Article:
Life after AIDS
In the beginning" of the AIDS epidemic, 1981, our son Kevin lived in New York City, designing clothing. He told us about this strange disease, which seemed so foreign, something that was happening "there."
Over the years we heard more about its spread and of symptoms and treatments. Kevin began volunteering at soup kitchens that served people with AIDS and at hospitals where he held and fed newborns with this disease.
Then Kevin found out he was HIV positive. His life took on an urgency. He exercised more and stopped smoking and drinking. He stayed strong and healthy for almost five years.
During those years, Kevin's dad, Charlie, and I were delinquent in our worship at St. Paul Lutheran Church, Hainesport, N.J. We had fallen into the habit of doing other things.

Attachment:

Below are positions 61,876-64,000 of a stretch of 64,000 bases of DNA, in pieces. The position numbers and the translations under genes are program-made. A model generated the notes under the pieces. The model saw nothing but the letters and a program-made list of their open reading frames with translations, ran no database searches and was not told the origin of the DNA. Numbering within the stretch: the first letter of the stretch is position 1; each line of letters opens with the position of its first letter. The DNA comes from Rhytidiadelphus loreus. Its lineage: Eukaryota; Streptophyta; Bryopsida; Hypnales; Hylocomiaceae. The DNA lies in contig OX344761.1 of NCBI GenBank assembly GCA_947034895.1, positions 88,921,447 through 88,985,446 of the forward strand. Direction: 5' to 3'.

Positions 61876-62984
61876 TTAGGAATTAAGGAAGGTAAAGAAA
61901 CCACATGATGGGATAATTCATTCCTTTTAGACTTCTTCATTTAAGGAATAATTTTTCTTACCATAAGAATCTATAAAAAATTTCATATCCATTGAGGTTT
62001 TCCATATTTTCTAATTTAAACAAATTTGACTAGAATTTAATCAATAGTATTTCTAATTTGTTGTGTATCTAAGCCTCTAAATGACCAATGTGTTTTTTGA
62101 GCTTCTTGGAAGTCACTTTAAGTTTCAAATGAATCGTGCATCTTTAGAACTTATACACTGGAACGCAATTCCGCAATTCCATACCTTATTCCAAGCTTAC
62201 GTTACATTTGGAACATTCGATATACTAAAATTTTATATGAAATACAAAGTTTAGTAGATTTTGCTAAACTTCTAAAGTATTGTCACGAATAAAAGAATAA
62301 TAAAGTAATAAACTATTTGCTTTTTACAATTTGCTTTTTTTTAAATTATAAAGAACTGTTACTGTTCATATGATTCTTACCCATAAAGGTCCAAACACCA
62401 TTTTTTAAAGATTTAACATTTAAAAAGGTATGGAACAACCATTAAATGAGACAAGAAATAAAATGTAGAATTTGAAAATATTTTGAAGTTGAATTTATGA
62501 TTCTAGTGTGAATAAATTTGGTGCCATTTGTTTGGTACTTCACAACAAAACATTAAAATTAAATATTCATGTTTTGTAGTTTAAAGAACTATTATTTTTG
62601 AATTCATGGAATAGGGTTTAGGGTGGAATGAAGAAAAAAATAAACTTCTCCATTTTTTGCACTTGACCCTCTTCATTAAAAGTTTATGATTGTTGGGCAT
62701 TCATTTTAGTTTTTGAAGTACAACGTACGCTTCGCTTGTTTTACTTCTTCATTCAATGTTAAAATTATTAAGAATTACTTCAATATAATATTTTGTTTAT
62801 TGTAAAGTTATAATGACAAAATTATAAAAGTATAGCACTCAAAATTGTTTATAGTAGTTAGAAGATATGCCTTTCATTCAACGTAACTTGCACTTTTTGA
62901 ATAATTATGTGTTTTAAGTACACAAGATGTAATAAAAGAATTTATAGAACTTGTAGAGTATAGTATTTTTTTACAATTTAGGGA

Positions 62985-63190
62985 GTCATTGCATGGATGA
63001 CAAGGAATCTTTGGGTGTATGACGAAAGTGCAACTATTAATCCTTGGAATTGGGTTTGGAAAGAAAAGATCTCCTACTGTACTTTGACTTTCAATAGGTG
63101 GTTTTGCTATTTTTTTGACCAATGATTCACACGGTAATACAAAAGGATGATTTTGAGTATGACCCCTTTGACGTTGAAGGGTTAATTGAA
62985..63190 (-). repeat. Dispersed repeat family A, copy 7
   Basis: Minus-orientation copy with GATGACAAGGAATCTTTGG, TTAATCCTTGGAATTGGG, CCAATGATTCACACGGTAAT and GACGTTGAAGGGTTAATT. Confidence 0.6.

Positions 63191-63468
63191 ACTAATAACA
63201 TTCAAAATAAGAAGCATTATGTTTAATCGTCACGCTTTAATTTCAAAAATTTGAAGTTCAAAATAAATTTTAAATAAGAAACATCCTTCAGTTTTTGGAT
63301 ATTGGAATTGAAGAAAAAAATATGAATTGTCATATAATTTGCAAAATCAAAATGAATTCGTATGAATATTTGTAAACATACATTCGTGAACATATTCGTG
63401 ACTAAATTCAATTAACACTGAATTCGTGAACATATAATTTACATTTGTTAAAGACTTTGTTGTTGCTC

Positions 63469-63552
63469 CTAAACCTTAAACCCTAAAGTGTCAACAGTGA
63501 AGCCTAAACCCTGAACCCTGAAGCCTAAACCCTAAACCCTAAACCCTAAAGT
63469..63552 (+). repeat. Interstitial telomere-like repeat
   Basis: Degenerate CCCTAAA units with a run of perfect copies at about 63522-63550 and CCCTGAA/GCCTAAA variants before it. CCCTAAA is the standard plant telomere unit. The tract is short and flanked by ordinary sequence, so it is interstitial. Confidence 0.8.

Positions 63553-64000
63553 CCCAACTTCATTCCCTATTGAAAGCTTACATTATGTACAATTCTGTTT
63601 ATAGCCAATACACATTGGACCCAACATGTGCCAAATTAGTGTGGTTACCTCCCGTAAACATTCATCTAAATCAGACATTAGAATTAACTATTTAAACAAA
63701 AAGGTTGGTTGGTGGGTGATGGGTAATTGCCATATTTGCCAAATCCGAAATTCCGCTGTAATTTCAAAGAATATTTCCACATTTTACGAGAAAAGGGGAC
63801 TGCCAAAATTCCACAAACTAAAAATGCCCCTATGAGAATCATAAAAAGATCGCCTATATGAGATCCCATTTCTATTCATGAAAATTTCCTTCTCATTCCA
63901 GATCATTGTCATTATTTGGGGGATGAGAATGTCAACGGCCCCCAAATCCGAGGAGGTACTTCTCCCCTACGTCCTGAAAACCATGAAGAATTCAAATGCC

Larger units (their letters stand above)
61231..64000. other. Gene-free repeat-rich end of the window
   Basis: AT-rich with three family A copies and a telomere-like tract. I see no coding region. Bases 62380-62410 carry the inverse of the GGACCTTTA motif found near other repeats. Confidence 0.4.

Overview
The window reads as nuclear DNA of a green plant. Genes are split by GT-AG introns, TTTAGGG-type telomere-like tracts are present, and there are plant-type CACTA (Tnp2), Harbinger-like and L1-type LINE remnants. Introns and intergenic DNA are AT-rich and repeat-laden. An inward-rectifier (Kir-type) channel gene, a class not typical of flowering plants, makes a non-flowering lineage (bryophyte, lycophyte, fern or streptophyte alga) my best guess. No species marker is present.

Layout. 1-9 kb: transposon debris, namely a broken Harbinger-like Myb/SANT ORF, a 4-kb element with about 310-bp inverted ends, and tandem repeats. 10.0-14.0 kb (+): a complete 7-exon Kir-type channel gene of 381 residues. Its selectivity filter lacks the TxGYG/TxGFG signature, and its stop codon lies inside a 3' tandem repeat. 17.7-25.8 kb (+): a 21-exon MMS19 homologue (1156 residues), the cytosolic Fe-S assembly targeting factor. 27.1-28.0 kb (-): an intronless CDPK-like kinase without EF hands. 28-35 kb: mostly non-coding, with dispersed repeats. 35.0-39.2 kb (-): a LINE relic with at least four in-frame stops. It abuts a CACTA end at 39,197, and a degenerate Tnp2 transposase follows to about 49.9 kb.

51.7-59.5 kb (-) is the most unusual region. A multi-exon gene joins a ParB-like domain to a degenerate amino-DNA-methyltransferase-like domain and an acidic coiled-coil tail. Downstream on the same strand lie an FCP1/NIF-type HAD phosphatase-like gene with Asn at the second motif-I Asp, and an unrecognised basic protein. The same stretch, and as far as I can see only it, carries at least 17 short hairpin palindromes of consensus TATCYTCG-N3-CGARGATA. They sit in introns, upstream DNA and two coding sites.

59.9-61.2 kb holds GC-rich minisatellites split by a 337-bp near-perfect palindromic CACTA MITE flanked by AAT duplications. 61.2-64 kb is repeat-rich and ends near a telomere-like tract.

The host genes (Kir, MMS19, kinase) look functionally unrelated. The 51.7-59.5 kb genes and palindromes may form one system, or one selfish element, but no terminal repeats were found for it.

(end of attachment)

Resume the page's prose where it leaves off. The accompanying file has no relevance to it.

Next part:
When Kevin got sick during the holidays of 1990, we were optimistic that he'd throw off what appeared to be just a bad cold. Not so.
Kevin refused conventional medicines, deciding not to go through what he had witnessed with friends and co-workers. He had taken faith-based courses during his illness and had a great sense of peace and assurance of where his future lay. He wasn't afraid.
Head and neck pain that turned out to be meningitis finally sent him to the hospital on Jan. 5, 1991. He died two days later, at age 32.
We brought our son home to St. Paul's cemetery. And we went home to our church too. We reunited with friends, made new ones and now worship regularly.
I feel that Kevin brought, or sent, us back to God's house. Or was this God's doing? I don't know how to define faith — especially my own, which I never felt was overly strong because of recurring doubts. But this I do know: Returning to our church was the good that came after Kevin's death.
© 2016 Augsburg Fortress, Publishers